The Creative Practices Centre at the University of Ottawa hosted our first Lunch & Learn Discussion on June 13, 2016. Our guest speaker was Ms. Kristen Haase, a PhD candidate in the School of Nursing. Kristen is a registered nurse and a lecturer in the College of Nursing at the University of Saskatchewan. Her dissertation research focuses on internet use by those newly diagnosed with cancer. Kristen's PhD committee consists of Drs. Wendy Gifford, Roanne Thomas (co-supervisors), Dave Holmes, and Lorraine Holtslander.
Kristen's presentation focused on interpretive description (ID) which is a relatively new methodological approach, but shows great promise for apprehending phenomena in practice-based disciplines. Like other qualitative methods, ID requires the researcher to be responsive and reflexive to the emerging data and research context. Unlike other approaches, it is much less prescriptive. Kristen presented insights from an ongoing mixed methods study which employs ID as the overarching method. She discussed the background and history of the method, and the process and decisions involved in its application to the ongoing research.
Download Kristen's full presentation here:
The following post was written by Stephanie Saunders who is a graduate student working in the Creative Practices Centre at the University of Ottawa.
Two of our Creative Practices Centre teams recently shared research findings with women who have experienced breast cancer and health professionals.
OurRunning after Breast Cancer project was one of the studies we shared. Women participated in the Running Room’s™ Learn to Run Clinic for Breast Cancer Survivors, which cumulated in the CIBC 5km Run for the Cure. At our presentation, we discussed four key themes that emerged from our data which consisted of audiorecordings/transcripts from individual interviews and a focus group, ‘body maps’, and weekly ‘check-ins’. The slides appearing here are quotations from participants' interviews. The four themes are summarized in the following slides, but more information can be found in the full presentation (link appears below).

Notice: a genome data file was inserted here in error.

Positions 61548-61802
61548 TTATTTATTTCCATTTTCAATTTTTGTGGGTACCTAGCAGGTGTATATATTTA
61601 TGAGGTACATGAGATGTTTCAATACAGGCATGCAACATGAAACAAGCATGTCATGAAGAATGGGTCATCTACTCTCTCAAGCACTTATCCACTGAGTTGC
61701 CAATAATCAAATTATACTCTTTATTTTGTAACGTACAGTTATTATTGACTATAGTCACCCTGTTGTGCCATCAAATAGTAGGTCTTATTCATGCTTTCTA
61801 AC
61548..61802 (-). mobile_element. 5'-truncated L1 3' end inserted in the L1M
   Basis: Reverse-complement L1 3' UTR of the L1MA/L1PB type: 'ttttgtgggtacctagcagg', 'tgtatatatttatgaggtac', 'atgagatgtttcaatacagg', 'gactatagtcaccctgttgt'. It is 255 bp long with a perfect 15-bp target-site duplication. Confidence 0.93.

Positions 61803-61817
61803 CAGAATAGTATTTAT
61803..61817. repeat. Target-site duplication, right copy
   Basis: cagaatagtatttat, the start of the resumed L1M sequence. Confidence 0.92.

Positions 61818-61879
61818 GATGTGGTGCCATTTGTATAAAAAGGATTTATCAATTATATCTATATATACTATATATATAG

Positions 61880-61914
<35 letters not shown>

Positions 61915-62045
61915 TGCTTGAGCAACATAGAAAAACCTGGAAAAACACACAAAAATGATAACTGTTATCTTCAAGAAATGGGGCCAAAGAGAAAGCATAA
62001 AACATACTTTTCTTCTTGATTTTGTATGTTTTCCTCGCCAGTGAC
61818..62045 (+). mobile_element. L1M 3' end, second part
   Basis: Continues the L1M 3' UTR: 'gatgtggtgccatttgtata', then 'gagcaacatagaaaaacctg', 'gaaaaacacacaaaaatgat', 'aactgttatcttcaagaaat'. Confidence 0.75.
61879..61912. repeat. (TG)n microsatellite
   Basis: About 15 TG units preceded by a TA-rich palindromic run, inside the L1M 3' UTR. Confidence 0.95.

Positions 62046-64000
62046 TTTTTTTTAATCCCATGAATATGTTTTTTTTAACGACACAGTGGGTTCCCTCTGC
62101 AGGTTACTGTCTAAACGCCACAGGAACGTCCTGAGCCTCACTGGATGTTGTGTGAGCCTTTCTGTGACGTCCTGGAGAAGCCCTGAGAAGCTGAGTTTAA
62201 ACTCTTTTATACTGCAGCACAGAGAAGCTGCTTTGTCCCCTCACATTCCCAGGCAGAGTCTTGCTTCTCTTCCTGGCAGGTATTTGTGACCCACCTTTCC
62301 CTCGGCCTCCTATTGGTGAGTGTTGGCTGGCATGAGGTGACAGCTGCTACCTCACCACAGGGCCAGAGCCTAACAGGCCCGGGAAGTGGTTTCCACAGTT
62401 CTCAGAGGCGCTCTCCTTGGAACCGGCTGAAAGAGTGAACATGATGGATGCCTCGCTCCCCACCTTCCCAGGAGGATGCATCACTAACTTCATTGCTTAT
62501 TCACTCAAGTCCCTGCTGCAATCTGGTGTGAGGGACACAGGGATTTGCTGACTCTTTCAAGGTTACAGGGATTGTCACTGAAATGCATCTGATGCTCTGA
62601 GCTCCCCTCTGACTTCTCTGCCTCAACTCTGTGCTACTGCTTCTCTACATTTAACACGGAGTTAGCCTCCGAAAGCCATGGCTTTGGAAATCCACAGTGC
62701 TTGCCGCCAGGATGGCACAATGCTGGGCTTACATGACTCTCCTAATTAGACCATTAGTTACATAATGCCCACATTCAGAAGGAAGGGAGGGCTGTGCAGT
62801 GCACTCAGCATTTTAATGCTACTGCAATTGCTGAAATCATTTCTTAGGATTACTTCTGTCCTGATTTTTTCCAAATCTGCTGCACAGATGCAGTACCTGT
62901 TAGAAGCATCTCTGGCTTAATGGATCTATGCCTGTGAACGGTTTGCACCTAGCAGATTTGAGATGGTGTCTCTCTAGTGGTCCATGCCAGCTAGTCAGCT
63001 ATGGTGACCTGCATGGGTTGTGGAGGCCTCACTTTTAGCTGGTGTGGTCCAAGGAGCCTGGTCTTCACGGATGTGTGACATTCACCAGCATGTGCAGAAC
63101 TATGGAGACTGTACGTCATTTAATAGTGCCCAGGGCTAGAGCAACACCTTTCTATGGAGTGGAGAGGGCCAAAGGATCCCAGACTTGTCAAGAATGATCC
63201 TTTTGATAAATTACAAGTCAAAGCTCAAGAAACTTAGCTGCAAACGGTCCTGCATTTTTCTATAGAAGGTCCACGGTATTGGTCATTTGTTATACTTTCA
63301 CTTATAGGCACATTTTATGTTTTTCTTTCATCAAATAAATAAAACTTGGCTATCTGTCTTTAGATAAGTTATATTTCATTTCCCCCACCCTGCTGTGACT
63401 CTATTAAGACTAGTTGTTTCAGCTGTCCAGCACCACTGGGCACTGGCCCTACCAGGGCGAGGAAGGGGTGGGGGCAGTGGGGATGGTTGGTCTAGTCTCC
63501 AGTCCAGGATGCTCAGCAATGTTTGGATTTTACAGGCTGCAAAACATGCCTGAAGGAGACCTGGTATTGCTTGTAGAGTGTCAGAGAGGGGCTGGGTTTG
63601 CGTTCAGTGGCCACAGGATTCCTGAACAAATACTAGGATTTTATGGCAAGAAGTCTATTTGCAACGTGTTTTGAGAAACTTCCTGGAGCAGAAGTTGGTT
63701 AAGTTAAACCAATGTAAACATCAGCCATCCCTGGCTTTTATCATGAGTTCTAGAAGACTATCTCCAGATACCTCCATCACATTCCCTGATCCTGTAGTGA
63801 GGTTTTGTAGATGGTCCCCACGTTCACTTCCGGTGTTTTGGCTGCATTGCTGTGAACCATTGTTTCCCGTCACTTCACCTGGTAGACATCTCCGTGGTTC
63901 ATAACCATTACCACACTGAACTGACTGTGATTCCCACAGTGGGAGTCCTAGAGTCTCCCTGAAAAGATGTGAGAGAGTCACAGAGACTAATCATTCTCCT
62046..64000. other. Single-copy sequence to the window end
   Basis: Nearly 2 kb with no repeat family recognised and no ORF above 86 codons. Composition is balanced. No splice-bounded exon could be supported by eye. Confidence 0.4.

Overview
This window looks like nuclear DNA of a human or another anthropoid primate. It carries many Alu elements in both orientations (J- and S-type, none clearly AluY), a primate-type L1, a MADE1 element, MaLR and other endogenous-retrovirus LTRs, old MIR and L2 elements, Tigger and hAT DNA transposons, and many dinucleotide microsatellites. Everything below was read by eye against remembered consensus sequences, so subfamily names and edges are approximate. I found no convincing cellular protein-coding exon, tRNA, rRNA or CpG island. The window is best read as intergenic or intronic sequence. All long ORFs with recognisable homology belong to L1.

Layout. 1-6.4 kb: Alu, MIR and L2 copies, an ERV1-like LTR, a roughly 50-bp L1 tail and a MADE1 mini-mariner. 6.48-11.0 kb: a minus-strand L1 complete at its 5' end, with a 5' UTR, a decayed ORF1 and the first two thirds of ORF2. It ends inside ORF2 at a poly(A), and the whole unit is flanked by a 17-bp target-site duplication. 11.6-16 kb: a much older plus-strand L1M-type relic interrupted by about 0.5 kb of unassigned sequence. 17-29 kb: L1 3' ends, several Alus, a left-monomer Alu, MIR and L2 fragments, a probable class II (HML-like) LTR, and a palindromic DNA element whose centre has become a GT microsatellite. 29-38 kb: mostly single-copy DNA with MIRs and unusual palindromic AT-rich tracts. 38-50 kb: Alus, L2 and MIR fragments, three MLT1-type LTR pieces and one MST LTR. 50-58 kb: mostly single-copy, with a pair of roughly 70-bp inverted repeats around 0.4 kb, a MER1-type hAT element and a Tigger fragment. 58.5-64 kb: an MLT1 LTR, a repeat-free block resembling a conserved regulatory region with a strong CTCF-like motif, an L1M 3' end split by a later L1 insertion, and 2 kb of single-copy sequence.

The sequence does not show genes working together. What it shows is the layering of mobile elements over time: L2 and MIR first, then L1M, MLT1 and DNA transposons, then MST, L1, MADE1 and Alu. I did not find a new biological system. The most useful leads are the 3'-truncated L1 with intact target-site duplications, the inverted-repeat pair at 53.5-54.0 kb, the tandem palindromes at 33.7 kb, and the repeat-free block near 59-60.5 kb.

The first theme represents the importance of gaining practical advice and information which survivors can apply to their recovery. During the running group, participants attended eight 30 minute seminar discussions where they were able to talk to experts in a variety of different areas and receive sound advice for their recovery.
The second theme was related to the physical fitness gains that participants experienced as a result of regular running training. This was related to the progressive program of the Running Room, which slowly increases the running time in a systematic way.
The third theme was connected to creating a sense of commitment among group members to attend the sessions. Participants expressed the importance of having a group that was counting on you to be there, and that once you were there, things were easier.
Last, a challenge emerged to find ways to address all fitness needs within the group. Given that some were just beginning running, while others had been running prior to their breast cancer diagnosis, finding a fitness training program that addressed all needs is a goal for the future.
Overall, group-based programs may help meet the informational and social support needs of some women who have experienced breast cancer.
For more information and the complete presentation: